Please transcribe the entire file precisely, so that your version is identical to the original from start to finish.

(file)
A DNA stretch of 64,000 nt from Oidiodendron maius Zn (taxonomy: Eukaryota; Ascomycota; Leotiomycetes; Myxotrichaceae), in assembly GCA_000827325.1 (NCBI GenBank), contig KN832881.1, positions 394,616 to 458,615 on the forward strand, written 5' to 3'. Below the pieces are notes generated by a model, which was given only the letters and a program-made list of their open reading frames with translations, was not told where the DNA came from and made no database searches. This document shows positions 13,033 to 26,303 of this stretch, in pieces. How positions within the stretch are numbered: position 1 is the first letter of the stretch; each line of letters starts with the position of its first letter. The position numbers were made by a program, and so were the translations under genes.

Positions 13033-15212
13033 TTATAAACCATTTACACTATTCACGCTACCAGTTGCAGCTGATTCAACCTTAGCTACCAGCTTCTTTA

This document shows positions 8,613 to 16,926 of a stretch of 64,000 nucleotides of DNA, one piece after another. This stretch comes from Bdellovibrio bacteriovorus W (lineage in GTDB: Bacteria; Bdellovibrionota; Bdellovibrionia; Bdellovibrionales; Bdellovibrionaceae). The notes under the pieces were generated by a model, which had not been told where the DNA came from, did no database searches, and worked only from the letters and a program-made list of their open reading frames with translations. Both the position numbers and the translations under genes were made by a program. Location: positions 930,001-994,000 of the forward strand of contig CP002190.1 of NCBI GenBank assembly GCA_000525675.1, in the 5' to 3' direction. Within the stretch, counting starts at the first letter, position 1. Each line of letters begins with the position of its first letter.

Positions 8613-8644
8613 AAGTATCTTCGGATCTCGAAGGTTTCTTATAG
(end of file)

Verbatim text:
A DNA stretch of 64,000 nt from Oidiodendron maius Zn (taxonomy: Eukaryota; Ascomycota; Leotiomycetes; Myxotrichaceae), in assembly GCA_000827325.1 (NCBI GenBank), contig KN832881.1, positions 394,616 to 458,615 on the forward strand, written 5' to 3'. Below the pieces are notes generated by a model, which was given only the letters and a program-made list of their open reading frames with translations, was not told where the DNA came from and made no database searches. This document shows positions 13,033 to 26,303 of this stretch, in pieces. How positions within the stretch are numbered: position 1 is the first letter of the stretch; each line of letters starts with the position of its first letter. The position numbers were made by a program, and so were the translations under genes.

Positions 13033-15212
13033 TTATAAACCATTTACACTATTCACGCTACCAGTTGCAGCTGATTCAACCTTAGCTACCAGCTTCTTTA

This document shows positions 8,613 to 16,926 of a stretch of 64,000 nucleotides of DNA, one piece after another. This stretch comes from Bdellovibrio bacteriovorus W (lineage in GTDB: Bacteria; Bdellovibrionota; Bdellovibrionia; Bdellovibrionales; Bdellovibrionaceae). The notes under the pieces were generated by a model, which had not been told where the DNA came from, did no database searches, and worked only from the letters and a program-made list of their open reading frames with translations. Both the position numbers and the translations under genes were made by a program. Location: positions 930,001-994,000 of the forward strand of contig CP002190.1 of NCBI GenBank assembly GCA_000525675.1, in the 5' to 3' direction. Within the stretch, counting starts at the first letter, position 1. Each line of letters begins with the position of its first letter.

Positions 8613-8644
8613 AAGTATCTTCGGATCTCGAAGGTTTCTTATAG